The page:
Donors complain for all sorts of reasons.
To illustrate, I’ve compiled a list of complaints that we at Better Fundraising have seen firsthand.
For context, all of these complaints were received by nonprofits that were growing, raising more money, and achieving more of their mission work than ever before.
Let’s get to the list. All of these are real complaints…
- The donor whose spouse had passed away a couple days before and they couldn’t believe the organization would send them a letter at a time like this.
- A donor did not like seeing pictures of what a particular disease did to the people who have it.
- The donor whose name was spelled incorrectly.
- The non-donor who did not like that the organization had their home address.
- The donor (and Board member) who didn’t like being asked to provide matching funds.
- The email subscriber but non-donor who felt the organization talked about the need for funding too often.
- The female donor who was annoyed that the organization always put her husband’s name first.
- The donor who received an appeal the day before from a different organization.
- The longtime donor who didn’t like that the growing organization is doing more fundraising these days.
- The donor who didn’t like the way the appeal letter made them feel, so they sent in a complaint and included a gift.
- The donor who wished the organization would emphasize the positive more often.
- The donor who complained that they receive too much email from all the charities they support
- The legacy donor who complained that the organization published her name
- The legacy donor who complained that the organization did not publish their name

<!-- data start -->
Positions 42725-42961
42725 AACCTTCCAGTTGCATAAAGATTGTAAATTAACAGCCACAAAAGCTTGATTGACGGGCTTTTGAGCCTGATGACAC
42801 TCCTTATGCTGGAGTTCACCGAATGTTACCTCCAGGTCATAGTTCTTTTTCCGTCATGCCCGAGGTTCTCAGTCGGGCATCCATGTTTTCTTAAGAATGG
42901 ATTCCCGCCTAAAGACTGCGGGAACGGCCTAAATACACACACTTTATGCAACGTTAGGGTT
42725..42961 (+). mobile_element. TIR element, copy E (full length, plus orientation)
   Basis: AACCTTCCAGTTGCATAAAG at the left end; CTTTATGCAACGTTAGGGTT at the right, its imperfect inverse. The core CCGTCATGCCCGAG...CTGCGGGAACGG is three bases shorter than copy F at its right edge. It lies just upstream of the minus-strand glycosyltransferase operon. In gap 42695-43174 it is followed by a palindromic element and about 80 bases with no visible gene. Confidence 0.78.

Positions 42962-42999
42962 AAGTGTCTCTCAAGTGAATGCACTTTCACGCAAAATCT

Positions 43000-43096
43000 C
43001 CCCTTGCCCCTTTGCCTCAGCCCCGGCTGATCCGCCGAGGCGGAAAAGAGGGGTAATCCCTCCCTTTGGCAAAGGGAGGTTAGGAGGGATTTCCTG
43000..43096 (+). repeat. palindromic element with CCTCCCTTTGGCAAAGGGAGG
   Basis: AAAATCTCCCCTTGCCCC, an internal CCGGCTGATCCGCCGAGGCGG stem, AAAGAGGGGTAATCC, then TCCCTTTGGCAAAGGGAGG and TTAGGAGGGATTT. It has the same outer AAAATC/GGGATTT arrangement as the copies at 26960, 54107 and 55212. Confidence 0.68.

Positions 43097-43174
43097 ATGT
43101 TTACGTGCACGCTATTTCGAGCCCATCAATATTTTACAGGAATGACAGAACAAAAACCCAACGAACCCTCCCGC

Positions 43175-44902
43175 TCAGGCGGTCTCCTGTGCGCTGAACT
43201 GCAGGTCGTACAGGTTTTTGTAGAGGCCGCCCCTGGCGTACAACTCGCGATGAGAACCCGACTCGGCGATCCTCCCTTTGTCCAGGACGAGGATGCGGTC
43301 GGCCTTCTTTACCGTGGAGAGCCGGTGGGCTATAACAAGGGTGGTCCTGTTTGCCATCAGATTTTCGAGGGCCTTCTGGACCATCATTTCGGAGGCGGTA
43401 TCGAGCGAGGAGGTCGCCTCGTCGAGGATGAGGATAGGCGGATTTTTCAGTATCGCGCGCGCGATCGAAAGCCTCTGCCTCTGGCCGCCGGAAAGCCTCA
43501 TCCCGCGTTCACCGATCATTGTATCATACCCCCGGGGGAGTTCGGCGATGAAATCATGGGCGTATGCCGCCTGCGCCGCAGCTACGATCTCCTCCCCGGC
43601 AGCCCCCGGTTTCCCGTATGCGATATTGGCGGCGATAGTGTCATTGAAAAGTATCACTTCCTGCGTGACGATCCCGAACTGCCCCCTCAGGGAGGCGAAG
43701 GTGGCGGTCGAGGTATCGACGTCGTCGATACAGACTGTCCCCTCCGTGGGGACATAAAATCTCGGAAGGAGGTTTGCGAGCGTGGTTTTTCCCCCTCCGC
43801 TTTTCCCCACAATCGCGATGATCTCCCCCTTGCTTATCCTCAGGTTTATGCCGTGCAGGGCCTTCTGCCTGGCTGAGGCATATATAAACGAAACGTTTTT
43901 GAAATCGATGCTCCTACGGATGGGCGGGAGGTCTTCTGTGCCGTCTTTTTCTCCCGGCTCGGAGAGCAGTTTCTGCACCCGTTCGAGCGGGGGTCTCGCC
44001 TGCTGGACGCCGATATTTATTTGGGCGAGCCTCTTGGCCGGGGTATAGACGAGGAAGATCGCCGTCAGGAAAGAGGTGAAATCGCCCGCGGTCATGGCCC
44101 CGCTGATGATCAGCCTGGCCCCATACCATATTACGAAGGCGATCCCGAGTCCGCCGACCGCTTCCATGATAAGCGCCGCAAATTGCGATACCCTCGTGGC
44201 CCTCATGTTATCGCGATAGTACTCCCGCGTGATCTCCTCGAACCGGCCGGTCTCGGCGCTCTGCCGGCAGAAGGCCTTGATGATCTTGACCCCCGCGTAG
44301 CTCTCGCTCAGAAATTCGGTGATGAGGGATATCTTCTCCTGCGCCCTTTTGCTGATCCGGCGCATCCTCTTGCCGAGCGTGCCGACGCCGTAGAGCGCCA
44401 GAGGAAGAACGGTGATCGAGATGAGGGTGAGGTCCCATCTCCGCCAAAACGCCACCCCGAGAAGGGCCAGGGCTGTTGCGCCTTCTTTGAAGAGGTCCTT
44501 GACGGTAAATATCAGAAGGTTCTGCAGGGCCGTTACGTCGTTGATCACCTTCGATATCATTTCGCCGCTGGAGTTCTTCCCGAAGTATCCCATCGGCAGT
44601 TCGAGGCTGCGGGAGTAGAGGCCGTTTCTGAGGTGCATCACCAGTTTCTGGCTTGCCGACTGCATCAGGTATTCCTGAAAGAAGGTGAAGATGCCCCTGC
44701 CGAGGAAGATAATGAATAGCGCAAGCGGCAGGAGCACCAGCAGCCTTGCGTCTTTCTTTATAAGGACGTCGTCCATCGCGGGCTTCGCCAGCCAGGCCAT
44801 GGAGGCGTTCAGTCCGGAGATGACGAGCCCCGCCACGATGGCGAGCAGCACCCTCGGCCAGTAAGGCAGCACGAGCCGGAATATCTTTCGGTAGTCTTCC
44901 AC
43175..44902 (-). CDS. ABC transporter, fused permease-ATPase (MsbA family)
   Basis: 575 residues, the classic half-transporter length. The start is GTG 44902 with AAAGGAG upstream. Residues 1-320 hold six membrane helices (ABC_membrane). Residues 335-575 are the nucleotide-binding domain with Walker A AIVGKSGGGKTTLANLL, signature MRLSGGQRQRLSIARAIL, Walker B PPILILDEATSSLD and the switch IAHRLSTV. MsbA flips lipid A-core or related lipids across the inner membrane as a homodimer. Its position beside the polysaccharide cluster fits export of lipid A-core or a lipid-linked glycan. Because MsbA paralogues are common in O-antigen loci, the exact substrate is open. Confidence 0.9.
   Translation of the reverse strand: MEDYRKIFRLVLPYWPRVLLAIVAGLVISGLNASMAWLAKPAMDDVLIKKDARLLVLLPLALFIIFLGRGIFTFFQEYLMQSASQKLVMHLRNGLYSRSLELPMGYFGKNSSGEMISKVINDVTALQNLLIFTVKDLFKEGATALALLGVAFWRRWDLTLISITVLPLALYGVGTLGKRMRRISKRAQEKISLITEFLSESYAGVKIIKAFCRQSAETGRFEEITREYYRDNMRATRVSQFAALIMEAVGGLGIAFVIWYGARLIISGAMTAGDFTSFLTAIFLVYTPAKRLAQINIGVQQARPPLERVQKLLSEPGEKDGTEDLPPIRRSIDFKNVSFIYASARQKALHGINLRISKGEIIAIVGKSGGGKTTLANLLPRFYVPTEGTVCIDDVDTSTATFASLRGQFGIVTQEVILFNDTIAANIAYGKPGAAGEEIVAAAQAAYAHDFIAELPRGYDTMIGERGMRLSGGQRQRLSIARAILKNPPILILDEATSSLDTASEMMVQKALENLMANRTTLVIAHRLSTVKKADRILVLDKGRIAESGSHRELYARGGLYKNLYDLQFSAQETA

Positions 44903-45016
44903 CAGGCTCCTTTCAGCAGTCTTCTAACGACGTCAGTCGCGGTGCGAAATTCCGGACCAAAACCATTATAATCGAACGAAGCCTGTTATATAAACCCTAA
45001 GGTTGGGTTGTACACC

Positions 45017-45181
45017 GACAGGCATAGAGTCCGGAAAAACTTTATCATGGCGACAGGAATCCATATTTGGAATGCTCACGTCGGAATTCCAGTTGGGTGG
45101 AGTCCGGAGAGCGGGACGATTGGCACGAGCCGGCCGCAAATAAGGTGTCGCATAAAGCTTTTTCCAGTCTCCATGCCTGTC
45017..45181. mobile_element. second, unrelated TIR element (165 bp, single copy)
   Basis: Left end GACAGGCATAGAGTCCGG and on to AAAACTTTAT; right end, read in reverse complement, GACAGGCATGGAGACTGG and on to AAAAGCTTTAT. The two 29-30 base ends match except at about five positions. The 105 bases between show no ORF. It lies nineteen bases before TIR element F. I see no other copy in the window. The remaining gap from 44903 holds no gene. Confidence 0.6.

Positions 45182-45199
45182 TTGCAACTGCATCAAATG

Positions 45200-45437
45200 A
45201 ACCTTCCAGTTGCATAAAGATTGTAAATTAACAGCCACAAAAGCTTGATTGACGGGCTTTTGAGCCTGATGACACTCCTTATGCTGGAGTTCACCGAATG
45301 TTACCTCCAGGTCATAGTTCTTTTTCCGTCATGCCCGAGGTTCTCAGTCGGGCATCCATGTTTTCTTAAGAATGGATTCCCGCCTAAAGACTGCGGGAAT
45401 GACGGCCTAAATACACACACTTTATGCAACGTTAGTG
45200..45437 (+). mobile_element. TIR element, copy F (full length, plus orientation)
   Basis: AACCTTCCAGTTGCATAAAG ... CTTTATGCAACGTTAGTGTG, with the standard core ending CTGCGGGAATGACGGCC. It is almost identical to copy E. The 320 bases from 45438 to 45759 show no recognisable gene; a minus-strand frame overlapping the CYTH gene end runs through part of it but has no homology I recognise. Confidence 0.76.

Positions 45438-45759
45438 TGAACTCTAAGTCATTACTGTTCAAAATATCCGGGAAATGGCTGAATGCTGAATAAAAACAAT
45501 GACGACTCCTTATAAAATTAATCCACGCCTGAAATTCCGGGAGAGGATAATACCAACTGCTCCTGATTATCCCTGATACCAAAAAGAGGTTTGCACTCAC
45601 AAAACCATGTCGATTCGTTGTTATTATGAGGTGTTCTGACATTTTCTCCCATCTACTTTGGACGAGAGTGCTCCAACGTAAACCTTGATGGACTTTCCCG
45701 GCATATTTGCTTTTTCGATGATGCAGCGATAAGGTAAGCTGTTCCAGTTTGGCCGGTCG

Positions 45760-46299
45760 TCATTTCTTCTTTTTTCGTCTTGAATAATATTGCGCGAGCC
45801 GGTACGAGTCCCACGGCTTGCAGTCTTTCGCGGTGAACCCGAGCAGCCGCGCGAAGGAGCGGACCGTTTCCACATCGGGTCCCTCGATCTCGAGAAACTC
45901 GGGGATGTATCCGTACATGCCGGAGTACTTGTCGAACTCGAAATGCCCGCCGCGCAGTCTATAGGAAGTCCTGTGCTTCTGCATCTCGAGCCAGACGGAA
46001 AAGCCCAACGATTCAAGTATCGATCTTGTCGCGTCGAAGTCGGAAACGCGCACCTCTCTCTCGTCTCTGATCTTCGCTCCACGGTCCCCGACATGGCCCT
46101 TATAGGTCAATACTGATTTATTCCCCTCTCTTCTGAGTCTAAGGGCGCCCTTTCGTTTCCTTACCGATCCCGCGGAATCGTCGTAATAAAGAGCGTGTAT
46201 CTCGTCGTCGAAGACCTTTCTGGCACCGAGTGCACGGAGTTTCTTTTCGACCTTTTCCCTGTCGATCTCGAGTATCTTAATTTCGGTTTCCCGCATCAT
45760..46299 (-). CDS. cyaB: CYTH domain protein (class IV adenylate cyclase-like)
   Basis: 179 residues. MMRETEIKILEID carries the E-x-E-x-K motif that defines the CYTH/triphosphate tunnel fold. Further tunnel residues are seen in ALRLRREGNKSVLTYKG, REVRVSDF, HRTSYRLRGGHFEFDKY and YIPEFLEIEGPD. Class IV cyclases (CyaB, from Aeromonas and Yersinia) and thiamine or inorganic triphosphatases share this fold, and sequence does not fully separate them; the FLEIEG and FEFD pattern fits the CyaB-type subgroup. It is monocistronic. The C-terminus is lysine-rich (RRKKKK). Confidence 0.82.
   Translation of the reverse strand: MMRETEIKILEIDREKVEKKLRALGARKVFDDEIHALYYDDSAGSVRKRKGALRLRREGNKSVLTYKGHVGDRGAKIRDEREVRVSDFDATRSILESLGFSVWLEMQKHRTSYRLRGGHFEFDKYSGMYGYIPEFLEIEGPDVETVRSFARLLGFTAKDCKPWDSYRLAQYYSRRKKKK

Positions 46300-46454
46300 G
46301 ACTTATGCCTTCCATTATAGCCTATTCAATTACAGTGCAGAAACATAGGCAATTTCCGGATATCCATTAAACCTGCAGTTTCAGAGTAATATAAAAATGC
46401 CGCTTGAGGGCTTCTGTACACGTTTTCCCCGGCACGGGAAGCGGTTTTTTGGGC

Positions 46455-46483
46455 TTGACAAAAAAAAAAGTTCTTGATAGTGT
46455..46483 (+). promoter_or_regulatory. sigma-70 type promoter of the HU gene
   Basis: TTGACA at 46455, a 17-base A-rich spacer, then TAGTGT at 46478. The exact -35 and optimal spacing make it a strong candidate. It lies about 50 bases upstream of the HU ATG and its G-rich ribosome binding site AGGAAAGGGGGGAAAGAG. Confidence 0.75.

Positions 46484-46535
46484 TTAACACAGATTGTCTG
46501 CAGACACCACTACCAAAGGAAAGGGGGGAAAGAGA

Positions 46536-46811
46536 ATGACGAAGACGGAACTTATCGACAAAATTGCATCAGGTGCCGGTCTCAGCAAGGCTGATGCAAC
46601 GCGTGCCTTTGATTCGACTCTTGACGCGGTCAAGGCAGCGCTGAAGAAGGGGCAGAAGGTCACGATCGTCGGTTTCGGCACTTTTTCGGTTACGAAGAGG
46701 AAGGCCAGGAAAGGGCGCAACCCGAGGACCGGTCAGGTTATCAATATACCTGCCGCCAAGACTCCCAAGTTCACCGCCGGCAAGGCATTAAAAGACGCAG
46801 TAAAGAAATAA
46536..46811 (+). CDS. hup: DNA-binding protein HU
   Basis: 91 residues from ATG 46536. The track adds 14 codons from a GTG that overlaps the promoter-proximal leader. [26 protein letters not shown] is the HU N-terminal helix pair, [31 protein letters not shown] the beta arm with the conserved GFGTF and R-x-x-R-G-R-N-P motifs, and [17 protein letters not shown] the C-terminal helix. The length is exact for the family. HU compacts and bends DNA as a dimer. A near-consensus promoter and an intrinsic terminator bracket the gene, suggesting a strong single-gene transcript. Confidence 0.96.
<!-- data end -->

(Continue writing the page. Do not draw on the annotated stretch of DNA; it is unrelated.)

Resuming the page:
This list could be a lot longer. You’ve almost certainly received a complaint of some kind that isn’t on this list.
Some of the complaints are legit. Some are unique to the complainer’s particular situation.
And remember, all these complaints were received by organizations that were applying fundraising’s virtuous circle to ask people for gifts, thank donors, and reporting back to donors on what their gift helped accomplish. Their overall fundraising was going great.
Once you see a list like this, you begin to realize that many of the complaints organizations receive are unique to the person making the complaint at that time and place in their life.
Their particular set of circumstances + that particular moment in time + your fundraising = their complaint.
In other words, the complainer is speaking only for themselves. They are not speaking for anyone else.
Of course, all complaints should be responded to warmly, and with the right “internal level of reaction.” And of course you want to fix data errors, use people’s preferred salutation, etc.
But too often organizations will receive a complaint, not ask any questions to learn more, and assume, “well if this person complained there must be loads of others who feel the same way.”
If your fundraising is going well, that’s a massive assumption.
Our advice: assume that a complainer is only speaking for themselves until proven otherwise.
Read the series:
- Getting Used to Complaints
- Outline for How to Respond to a Complaint
- Not All Complaints are Equal
- Natural, But Not Productive
- The Two Times Smaller Orgs Get More Complaints
- So. Many. Reasons. To. Complain. (this post)
- The Harmful Big Assumption
- Turning Complaints into Gifts
- “Friendly Fire” — Complaints from Internal Audiences
- Our Final Thoughts on Complaints